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> What is most effective for improving brain function universally?
reich42
post Jul 30, 2010, 04:12 PM
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Everyone benefits from things like exercise, diet, meditation, sleep, reading, music, etc. They all improve mental function and health. Everyone has different interests that are mostly subjective ways for people to be emotionally and mentally healthy though. Some people love video games, some people hate them. Some people love weed, some people hate it and take prosac instead. Drug preference isn't the same as say a music genre preference. Personality doesn't decide it but brain chemistry does. Some people claim that weed or a certain drug is all they need, and feel that they should tell the world about it's magical effects, but soon find out that one man's treasure is another man's trash. Many people can't stand having bad memory. Everyone reacts subjectively. The psychedelic DMT can change one's perception of life and possibly cure a heroin addiction after one use. Others have experienced long term negative cognitive changes. This is why there is no perfect universal drug. Maybe though, I wonder, if one thing alone helps everyone around the world above all other things. One thing that not only positively effects everyone's cognitive abilities but improves all functions of the brain alone. For me exercise is most effective at giving me a good mood and mental edge. What I am getting at is you can say combining things like exercise, diet, sleep, nootropics, for a synergistic effect is good, but none of these things alone is seemingly powerful enough to take care of all brain issues. Would running 7 miles help everyone? No. Everyone uses different types and quantities of exercise to get what they are seeking. The same goes for medications. Everyone benefits from various drugs and dosages. Either way you look at it, personally or universally, exercise is good. What specific thing is most effective for everyone? It can't be one drug or one exercise. If there is no such thing, then what category, so to speak, is the best? Exercise, medication, nutrition? (I benefit from weed emotionally, but not with mental function. Running a few miles a day and some weight lifting helps me emotionally and mentally AND physically. It covers the most functions of any treatment I have tried by itself. That doesn't mean diet and sleep aren't as equally important to stay healthy, but they aren't as effective at improving brain function. In fact if anything eating very healthy and sleeping good won't really give me the "change" I am looking for. Drastic improvement that is. The reason I believe exercise is the best mentally, emotionally, physically, and spiritually is because it requires hard work. Not a quick easy fix like drugs. Although I did experience a still unexplained DXM induced experience that lasted for 2 weeks. A loophole in the system that kept me in a hypomanic, euphoric, super mental ability state of mind that was thousands of times better than the best lsd trip I have ever had. Yet far after the drug wore off, my brain chemistry was altered for 2 weeks somehow still unknown. I posted this experience on another topic if it sounds interesting. And during this period I became most horrified of Christianity and other religions that cause people to ask for God's help during crucial moments of suffering. I went through the brutal realization that in order to get help, sometimes the only help you can possibly get in the universe is through helping yourself. This is what makes us truly alone on this planet of subjective realities. Everyone is their own god in terms of free will, with their own choices. But in terms of actually becoming godlike and overcoming nature, we can never achieve. We are too fragile a species no matter what path we choose. Nature will always kill us in the end smile.gif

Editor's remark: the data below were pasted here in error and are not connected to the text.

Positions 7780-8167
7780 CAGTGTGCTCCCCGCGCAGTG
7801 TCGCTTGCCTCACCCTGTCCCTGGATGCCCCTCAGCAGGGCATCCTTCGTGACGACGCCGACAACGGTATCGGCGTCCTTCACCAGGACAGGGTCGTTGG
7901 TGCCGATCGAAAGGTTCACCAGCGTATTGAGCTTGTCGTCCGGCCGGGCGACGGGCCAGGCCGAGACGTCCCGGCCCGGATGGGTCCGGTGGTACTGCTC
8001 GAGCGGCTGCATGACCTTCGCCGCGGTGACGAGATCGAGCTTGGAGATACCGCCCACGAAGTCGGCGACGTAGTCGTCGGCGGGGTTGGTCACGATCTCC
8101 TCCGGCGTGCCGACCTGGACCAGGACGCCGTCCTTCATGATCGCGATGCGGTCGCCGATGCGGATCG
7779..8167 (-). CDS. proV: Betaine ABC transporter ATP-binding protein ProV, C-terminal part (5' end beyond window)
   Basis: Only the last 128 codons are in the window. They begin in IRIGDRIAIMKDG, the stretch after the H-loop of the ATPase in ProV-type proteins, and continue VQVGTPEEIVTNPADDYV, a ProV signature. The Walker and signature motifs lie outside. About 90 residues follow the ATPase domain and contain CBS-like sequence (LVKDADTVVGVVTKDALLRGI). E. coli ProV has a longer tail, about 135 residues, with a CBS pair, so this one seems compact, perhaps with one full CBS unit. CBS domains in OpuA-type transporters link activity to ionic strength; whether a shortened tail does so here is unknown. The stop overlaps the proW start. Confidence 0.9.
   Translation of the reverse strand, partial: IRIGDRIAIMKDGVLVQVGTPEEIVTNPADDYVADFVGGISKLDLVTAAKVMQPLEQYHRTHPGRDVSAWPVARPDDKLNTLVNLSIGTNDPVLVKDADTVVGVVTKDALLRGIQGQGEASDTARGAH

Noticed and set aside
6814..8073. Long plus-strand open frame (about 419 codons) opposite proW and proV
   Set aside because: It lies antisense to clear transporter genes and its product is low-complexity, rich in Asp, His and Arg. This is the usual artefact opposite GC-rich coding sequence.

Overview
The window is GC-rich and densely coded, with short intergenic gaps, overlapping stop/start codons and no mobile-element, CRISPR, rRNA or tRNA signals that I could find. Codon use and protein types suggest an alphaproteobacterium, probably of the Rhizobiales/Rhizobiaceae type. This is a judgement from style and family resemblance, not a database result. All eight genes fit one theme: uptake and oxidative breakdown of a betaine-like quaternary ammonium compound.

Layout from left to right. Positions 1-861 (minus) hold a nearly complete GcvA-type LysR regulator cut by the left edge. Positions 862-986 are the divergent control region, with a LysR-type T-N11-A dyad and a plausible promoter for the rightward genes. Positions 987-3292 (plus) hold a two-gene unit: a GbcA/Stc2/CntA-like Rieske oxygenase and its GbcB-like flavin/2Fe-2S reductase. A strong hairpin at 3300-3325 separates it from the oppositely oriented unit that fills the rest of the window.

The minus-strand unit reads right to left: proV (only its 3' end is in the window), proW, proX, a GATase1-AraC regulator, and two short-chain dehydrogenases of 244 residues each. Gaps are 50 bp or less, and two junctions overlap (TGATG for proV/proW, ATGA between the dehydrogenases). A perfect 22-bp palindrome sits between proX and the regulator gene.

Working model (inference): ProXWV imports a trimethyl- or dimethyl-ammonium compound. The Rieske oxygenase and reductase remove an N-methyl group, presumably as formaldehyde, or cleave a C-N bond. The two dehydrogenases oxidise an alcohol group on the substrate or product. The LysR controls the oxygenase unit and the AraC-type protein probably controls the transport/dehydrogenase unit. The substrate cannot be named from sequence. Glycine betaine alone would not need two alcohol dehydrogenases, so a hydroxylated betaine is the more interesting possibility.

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paperdragons
post Aug 15, 2010, 07:41 PM
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As you said, humans are subjective beings. The "improvement" you speak of is itself subjective. To achieve "happiness," if that is what you desire, you need to engage in activities that promote it. Happiness, like everything else, is a balance. (Because we don't live in a linear reality, and nothing is a permanent opposite of anything else.) Achieving your goals isn't formulaic, but rather must be a creation based upon layers of experience. As you said, running seven miles isn't necessarily going to benefit you. What are your goals? How do your genetics and prior subjective experiences make you respond to situations? If you have contempt for exercise, running, the modern "stay fit" ideal, then it won't help you much at all. If you aren't genetically equipped for running, it might hurt you. But, perhaps, overcoming the genetic barrier can be viewed as a challenge, and success can bring you happiness.

Anyway, life is senseless, in the sense that it isn't methodological, it doesn't have absolute meaning, and it doesn't have objective value. Every thing is just what you think of it, because the thing is only made real to you through your thoughts of it.
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